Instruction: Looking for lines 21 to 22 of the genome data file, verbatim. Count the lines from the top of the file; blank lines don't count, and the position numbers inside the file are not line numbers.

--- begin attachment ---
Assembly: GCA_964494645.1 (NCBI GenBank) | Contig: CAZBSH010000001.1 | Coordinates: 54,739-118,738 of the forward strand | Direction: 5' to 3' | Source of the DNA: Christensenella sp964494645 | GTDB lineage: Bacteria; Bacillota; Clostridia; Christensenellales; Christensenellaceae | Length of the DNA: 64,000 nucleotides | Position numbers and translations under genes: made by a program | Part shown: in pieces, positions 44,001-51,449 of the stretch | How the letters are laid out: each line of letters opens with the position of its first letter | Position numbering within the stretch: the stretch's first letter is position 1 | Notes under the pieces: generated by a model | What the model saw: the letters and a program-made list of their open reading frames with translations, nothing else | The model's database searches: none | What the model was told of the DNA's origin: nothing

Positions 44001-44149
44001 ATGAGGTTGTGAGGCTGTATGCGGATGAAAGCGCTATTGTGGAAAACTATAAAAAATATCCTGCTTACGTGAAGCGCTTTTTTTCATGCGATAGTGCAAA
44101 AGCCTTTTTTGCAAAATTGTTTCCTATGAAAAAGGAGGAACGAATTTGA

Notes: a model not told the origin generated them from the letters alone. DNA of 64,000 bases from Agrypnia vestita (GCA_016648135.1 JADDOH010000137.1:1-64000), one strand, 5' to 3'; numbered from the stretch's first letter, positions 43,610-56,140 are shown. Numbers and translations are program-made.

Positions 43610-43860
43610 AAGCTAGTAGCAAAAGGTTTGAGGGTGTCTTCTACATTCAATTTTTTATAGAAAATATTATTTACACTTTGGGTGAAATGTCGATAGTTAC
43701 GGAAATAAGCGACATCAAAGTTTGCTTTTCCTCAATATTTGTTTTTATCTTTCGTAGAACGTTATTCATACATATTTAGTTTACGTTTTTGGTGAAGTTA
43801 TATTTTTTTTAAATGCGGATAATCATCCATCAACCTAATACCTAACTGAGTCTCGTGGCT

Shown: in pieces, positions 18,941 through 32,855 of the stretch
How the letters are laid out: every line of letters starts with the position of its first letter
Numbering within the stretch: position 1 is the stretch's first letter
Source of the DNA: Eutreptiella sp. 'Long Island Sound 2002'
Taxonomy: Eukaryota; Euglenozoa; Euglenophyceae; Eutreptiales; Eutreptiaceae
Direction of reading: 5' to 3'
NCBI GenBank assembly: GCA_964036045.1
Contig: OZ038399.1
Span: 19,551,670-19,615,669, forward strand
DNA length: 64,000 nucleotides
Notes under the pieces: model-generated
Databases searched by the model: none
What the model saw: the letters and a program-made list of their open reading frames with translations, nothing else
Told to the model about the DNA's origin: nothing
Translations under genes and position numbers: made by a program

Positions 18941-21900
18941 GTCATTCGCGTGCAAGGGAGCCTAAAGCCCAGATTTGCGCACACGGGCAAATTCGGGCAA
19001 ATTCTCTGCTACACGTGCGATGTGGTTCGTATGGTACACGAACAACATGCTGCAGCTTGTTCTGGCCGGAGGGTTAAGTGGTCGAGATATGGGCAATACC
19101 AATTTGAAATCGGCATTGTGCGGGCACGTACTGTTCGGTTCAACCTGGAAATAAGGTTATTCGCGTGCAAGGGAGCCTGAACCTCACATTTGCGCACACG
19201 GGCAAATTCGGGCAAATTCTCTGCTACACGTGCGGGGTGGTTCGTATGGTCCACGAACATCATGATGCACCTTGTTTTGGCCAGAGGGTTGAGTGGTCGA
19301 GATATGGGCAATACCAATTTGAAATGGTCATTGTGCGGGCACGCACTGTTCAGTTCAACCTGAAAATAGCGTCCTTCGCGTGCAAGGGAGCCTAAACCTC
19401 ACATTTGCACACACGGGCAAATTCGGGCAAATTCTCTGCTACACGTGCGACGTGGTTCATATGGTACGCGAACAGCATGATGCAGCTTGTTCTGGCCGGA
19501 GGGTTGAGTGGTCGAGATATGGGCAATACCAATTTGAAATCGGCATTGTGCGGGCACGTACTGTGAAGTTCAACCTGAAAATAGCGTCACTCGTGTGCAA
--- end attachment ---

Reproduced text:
Databases searched by the model: none
What the model saw: the letters and a program-made list of their open reading frames with translations, nothing else